Brain transcription factor expression: effects of acute and chronic amphetamine and injection stress

Antonio M. Persico, Charles W. Schindler, Bruce F. O'Hara, Michael T. Brannock, George R. Uhl

Research output: Contribution to journalArticlepeer-review

97 Scopus citations


Amphetamine influences behaviors and the expression of transcription factor genes in the central nervous system (CNS). A single d-amphetamine dose (7.5 mg/kg, i.p.) enhances behavioral sterotypy and augments brain expression of c-fos, fos-B, fra-1, zif 268, jun-B, and c-jun by 2-11 fold. When the single amphetamine dose is preceeded by 28 saline injections over 14 days, it is half as effective in enhancing expression of these genes. Rats injected with 7.5 mg/kg i.p. twice daily for 2 weeks and sacrificed after the last injection reveal further attenuation or abolition of the amphetamine-induced mRNA upregulation. These stigmata of 'tolerance' in gene expression display partial overlap with behavioral tolerance, manifest as changes in locomotor activity. Rats receiving low (2 mg/kg) amphetamine challenge doses following the 2-week 7.5 mg/kg b.i.d. amphetamine treatment show tolerance to the locomotor activating effects of the drug; no tolerance is evident following a high (7.5 mg/kg) challenge dose. These data suggest that amphetamine-induced alterations in brain transcription factor gene expression can display 'tolerance' and possibly 'cross-tolerance' with the stress caused by i.p. injection.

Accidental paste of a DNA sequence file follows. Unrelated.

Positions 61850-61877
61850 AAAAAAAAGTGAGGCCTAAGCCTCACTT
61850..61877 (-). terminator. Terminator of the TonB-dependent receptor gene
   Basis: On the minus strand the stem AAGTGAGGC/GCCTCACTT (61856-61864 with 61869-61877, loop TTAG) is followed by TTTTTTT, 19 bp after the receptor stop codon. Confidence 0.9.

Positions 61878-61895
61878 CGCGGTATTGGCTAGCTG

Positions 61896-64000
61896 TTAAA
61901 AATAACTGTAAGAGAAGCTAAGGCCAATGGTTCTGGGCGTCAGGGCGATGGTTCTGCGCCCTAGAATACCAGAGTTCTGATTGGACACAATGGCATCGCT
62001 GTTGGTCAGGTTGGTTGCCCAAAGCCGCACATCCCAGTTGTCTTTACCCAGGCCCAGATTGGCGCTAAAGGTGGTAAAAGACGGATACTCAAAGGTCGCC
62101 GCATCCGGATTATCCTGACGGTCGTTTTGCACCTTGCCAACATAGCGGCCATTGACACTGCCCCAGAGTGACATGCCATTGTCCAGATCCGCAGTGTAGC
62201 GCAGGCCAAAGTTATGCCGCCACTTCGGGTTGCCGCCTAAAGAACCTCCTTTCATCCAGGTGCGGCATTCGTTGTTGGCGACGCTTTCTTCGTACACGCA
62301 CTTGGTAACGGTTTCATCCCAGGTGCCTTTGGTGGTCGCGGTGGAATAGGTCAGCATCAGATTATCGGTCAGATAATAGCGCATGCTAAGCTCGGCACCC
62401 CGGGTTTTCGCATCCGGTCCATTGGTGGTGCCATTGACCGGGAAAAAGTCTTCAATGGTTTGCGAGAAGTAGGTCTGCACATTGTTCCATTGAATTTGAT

Original languageEnglish
Pages (from-to)91-100
Number of pages10
JournalMolecular Brain Research
Issue number1-2
StatePublished - Oct 1993


  • Amphetamine
  • C-fos
  • Immediate-early gene
  • Sensitization
  • Stress
  • Tolerance
  • Transcription factor

ASJC Scopus subject areas

  • Molecular Biology
  • Cellular and Molecular Neuroscience


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